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Album Of The Week

City Lights: I Love You Jennifer B By Jockstrap
Irina Shtreis , September 8th, 2022 08:13

Sincerity of an urban loner permeates Jockstrap’s debut album, finds Irina Shtreis

Photo by Eddie Whelan

The driving force behind Jockstrap is a duo consisting of Georgia Ellery and Taylor Skye. Now 24-year-olds, the two met at the Guildhall School Of Music & Drama where they were studying jazz and electronic composition respectively. Despite I Love You Jennifer B being the duo’s debut album, both members have been in the limelight with other projects. Ellery has been part of Black Country, New Road and collaborated with Jamie XX; Skye has been working as a solo artist and making remixes, deconstructing pop hits by Kendrick Lamar, Frank Ocean and Beyonce. 

As Jockstrap, the two create a palette which is as eclectic as the contemporary cityscape of London, incorporating the lively pulse of Brick Lane, the retrofuturistic brutalist facades of the Barbican, and the baroque-pop charm of Camden Walk in Islington. In a way, this texture is akin to early James Blake albums, postcards with a watercolour landscape of an imaginary city. Yet, despite these allusions, Jockstrap manage to create a recognisable ecosphere of sound.   

Jockstrap’s music results from equal contributions by the two members. These components are as different and compatible as yin and yang. Disobedient post-dubstep arrangements by Taylor Skye dress Georgia Ellery’s volatile songs with a substantial layer of dancefloor gravity. The misleading folk sensibility during the first seconds of the album takes a turn towards deep-diving trip-hop. These unexpected twists are seemingly what the duo is aiming at. They can be either musical or lyrical. The free use of the word “fuck” on sixth track ‘Angst’ contrasts with the gentle melancholy of the electric harp arrangement. The song interprets anxiety as a devastating process similar to childbirth. It refers to Ellery’s early memory of her mother comparing an anxious fit to “laying an egg”. The fairytale-like harp gives a hint at the stillness of surroundings where a worrier can hardly find solace, swearing under his breath.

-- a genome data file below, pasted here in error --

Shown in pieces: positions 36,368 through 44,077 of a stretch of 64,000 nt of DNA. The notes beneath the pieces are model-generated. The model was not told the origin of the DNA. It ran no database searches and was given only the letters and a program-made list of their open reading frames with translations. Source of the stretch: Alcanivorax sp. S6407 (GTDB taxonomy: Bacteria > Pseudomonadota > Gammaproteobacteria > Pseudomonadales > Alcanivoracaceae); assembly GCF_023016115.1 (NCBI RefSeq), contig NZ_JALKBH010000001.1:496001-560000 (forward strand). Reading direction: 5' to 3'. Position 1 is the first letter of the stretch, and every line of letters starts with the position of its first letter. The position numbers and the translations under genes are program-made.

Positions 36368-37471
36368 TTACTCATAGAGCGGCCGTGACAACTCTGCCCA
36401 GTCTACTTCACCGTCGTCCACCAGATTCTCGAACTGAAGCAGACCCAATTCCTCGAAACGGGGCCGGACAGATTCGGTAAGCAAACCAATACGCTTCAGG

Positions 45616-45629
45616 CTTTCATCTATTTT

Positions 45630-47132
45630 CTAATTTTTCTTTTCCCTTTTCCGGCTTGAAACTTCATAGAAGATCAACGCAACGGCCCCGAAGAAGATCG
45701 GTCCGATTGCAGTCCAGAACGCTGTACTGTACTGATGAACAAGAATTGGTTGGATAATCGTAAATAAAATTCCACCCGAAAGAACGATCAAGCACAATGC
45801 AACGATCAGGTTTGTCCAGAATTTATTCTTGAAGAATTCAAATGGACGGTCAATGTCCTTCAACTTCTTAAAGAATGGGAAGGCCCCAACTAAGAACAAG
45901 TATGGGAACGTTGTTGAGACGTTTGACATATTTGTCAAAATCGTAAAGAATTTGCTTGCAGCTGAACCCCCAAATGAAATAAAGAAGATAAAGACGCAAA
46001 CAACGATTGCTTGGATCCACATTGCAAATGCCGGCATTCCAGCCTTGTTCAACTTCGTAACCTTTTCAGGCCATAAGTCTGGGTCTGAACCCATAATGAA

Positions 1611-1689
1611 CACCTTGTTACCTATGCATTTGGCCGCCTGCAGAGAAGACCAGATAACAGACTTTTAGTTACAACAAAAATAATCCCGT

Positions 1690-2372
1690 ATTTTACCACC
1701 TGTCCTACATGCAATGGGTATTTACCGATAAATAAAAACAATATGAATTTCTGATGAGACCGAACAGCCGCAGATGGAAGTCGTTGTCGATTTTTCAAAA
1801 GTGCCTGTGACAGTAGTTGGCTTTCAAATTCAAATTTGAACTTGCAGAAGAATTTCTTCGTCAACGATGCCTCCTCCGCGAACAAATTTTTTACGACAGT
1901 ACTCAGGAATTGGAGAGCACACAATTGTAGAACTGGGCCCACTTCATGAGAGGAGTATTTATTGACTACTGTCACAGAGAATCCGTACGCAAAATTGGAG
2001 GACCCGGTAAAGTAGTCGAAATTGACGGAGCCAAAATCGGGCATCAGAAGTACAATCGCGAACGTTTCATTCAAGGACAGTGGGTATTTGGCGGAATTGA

Similar collage principles apply to the production. Demo fragments are incorporated in the texture of a few songs, giving them a slightly haunting feel. Guitar-led ‘Lancaster Court’ is the only ballad on the album, featuring snippets from Ellery’s recorded vocal practice. The song sees Ellery playing guitar on record for the first time. With occasional brushes of flute and percussion, the ballad conjures up the interior of a dark hotel room where a sexual encounter might happen. 

On the preceding track ‘Glasgow’, layers of combined lo-fi and studio vocals are recorded over strumming guitar akin to that on Bon Iver’s second album. The song sounds lighter and more self-assertive than the rest of the album. However, the mood swings by the end: “In that moment, I am so low / In that moment, I am so alone”. 

The enigmatic quality of the band’s music doesn’t prevent it from being a suitable soundtrack to life within a particular place. Heterogenous as it is, the architecture of London is often brought to mind. ‘Concrete Over Water’ conjures up the gloomy grace of the Barbican estate. Both Ellery and Skye had studied at Guildhall not long before the track was produced. With the lyrics addressing particular places such as Italy and Spain, there is seemingly one particular and non-existent place, a memory in the head of the lyrical hero. The song starts with calliope-like keyboards and Ellery’s vocals, giving a sort of a recollection of events that might be either pre-pandemic, pre-Brexit or pre-whatever: “I live in the city / The tower's blue and the sky is black / I feel the night / I sit, it's on my back / On my back / It makes me cry / This European air, I swear it does”. 

References to various geographical locations permeate the album. Whether it’s a city (‘Glasgow’) or a single building (‘Lancaster Court’), the record brings up a sense of constant – and restless – motion, familiar to any resident of a metropolis. 

Closer ‘50/50 (Extended)’ is a grinding dubstep track, as opposed to the emotive overtones on most of the record. That doesn’t diminish Jockstrap’s sincerity but shows the way emotions can be suppressed or transformed through a heavy dancefloor workout. The fact that both members are 24-year-olds partly explains the choice of their artistic names as well as the title of their debut record. As you age, levels of vulnerability gradually stabilise. The themes the group explore are familiar to the majority of those living on this planet and, particularly, in its most populated parts. Anxiety, alienation, longing, tidal waves of desire, pain resulting from acknowledging one’s ignorance and arrogance, etc., etc. After all, I Love You Jennifer B could be a statement on a wall of a residential block, inscribed by a smitten teenager. 

Different people find different versions of a metaphorical airbag that would prevent them from an emotional accident. Drawing from this, Jockstrap offers a figurative protection for the most exposed parts. Although this music is far from being therapeutic for the listener, it eagerly invites you into their strange, emotive and intensely kinetic world. Decide for yourself whether it is worth stepping in.